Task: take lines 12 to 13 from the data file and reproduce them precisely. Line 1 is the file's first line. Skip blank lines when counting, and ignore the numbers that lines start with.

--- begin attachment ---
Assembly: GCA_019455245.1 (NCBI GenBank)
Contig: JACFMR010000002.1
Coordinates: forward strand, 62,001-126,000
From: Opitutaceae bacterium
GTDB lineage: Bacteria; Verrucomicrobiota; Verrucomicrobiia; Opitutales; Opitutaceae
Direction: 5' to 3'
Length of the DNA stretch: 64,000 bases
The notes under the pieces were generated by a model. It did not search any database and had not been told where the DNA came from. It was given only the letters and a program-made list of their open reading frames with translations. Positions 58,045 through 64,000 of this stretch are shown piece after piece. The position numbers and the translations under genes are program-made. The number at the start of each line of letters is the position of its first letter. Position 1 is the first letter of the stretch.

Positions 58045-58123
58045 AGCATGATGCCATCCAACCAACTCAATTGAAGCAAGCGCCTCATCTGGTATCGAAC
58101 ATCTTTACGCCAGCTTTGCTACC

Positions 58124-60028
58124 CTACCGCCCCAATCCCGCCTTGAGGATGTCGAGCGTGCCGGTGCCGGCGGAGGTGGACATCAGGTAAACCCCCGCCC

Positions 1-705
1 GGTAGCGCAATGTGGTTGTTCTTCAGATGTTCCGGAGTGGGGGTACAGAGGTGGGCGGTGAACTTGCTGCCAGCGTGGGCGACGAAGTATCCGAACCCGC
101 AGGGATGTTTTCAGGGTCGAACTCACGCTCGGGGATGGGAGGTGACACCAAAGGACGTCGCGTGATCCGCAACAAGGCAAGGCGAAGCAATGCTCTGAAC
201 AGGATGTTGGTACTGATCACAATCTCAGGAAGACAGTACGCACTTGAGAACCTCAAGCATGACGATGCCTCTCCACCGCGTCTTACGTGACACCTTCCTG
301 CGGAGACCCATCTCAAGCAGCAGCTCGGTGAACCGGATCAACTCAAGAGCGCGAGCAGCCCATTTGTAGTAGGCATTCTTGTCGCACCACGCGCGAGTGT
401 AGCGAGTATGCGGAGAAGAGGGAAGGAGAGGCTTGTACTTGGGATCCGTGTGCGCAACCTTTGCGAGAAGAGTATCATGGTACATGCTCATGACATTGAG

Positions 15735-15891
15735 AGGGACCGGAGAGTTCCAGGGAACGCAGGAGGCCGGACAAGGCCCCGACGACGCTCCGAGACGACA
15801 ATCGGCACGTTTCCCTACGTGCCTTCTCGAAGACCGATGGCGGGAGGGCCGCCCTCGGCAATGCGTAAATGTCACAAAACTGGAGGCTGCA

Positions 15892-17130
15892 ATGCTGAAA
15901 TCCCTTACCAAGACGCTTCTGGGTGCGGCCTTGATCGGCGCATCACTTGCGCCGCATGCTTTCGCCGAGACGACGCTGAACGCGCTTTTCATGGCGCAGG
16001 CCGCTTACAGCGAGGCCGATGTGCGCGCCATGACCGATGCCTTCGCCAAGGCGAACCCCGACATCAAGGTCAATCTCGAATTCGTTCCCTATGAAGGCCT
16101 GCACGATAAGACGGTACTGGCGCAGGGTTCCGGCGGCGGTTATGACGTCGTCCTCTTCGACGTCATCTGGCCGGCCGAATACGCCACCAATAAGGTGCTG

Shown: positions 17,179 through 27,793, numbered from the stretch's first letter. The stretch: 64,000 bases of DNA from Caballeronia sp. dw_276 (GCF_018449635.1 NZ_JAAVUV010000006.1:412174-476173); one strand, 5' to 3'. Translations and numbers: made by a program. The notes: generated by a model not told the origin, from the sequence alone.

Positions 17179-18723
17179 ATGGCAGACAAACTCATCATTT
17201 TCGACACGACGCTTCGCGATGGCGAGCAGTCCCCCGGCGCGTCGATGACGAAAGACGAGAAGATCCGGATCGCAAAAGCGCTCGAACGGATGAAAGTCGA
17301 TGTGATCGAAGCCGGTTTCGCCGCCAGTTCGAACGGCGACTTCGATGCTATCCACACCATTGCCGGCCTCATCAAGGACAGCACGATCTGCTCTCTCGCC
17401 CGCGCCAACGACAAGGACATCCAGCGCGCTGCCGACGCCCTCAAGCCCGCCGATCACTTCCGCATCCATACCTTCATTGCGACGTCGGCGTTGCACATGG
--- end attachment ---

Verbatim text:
Positions 58124-60028
58124 CTACCGCCCCAATCCCGCCTTGAGGATGTCGAGCGTGCCGGTGCCGGCGGAGGTGGACATCAGGTAAACCCCCGCCC